I recall one case of a rural raspberry grower who burned an entire raspberry plantation to the ground in an effort to get rid of an SWD infestation.

Another common raspberry pest that’s been around for a while is the cane borer. The sudden wilting of the tip of a cane indicates that the borer is at work. Prune off cane at least 15 cm (six inches) below the bottom of the wilt and destroy the part removed. If you do nothing, the pest will burrow down through the cane and destroy the crown. If young canes wilt in late spring and early summer, the cane maggot is doing its dastardly deed. Control is the same as for the cane borer. Both the raspberry fruit worm and the raspberry sawfly are other pests that can cause periodic trouble. Hanging Safer’s Sticky Strips and/or Sticky Stiks near tops of canes is another option to reduce presence of flying pests.

Raspberry diseases

Viruses can be troublesome for some varieties. There’s no real cure other than to purchase different resistant plants. A virus displays itself by fruits becoming smaller with each passing year. Also the canes and leaves take on a lacklustre appearance and finally die completely.

Orange rust (also found on some roses and hollyhocks) is common on wild raspberries and some cultivated red and black raspberries. The disease manifests itself by bright-orange spores on canes and undersides of leaves. Leaf curl causes new leaves to curl downward and inward toward the cane. If leaves on new canes are mottled with yellow streaks, mosaic virus is often to blame. Raspberries are often susceptible to verticillium, a common disease that also attacks some tomato varieties. Anthracnose is a fungus disease which occurs on raspberry canes as grey blotches with purple edges. The recommended control is lime-sulphur or other sulphur-based sprays.

Subject: Tomato seeds missing in action

The above headline came from Leonard A. Gluska, president of L.A.G. Holdings Ltd., Cranberry Portage, Man. He wrote: “I am actually farming and in the feed grain marketing business, with trucks that transport the feed grain from farm gate to market, which are livestock producers and feed mills. So that is where my true green thumb is applied with a lot of related perseverance and emotion.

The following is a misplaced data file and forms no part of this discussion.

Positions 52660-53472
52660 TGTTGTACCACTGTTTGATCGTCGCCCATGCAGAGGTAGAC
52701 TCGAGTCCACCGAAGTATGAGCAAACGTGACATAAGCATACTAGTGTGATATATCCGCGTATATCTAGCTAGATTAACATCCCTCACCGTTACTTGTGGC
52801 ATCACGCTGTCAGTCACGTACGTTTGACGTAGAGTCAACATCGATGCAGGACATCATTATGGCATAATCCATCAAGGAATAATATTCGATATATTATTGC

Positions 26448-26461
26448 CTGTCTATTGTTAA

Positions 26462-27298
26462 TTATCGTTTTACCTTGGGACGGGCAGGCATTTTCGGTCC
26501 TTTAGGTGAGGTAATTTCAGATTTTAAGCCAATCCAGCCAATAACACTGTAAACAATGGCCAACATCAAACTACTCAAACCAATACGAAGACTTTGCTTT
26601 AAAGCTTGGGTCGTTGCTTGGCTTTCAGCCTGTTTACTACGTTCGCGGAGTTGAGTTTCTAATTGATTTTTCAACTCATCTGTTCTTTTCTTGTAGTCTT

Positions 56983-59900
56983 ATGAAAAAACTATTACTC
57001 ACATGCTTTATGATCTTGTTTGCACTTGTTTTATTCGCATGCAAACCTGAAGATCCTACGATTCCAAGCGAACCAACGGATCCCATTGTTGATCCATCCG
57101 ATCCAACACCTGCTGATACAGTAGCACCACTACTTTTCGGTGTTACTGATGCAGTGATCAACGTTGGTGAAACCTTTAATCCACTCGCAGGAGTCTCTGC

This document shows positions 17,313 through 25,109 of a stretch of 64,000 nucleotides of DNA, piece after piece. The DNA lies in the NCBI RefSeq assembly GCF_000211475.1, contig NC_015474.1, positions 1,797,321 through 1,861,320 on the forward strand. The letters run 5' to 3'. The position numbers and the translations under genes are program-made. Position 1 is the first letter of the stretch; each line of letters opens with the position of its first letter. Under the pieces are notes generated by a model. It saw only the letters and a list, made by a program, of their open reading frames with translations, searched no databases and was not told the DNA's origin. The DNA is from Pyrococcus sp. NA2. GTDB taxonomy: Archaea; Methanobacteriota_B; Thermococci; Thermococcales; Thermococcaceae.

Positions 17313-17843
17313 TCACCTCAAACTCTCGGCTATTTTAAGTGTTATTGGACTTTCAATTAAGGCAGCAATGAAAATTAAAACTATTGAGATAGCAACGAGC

“My good wife Margaret begins reading Grainews with the back page; need I say more. She asked me to email you to ask if you could point in the direction of a source for seeds for Pilgrim tomato. You could text her at 204-271-1524 or respond by email at [email protected] or phone her at 204-472-3684 (landline) and maybe engage in a conversation with another passionate gardener. Thanks.”

Ted replies: Here’s a short account of my conversation with Margaret. She told me: “I had beautiful, beautiful, bright, big red Pilgrim tomatoes that ripened in my garden. I bought them as bedding plants in Dauphin one year, and another year in Yorkton. Now they say they can’t get seeds anymore. I’d like to start some myself if I can get the seeds.”

I asked Margaret what else is going on. “I grow enough produce of everything and share with a lot of neighbours. I grow my own potatoes such as russets, Norland and Viking from one year to the next.

“I also grow gladiolus, and all kinds of flowers including big sunflowers. The good Lord let’s me produce more than I need so I willingly share them at no cost. I can about 40 quarts of tomatoes every year and make about 100 quarts of dills — lots of salsa and freeze corn.”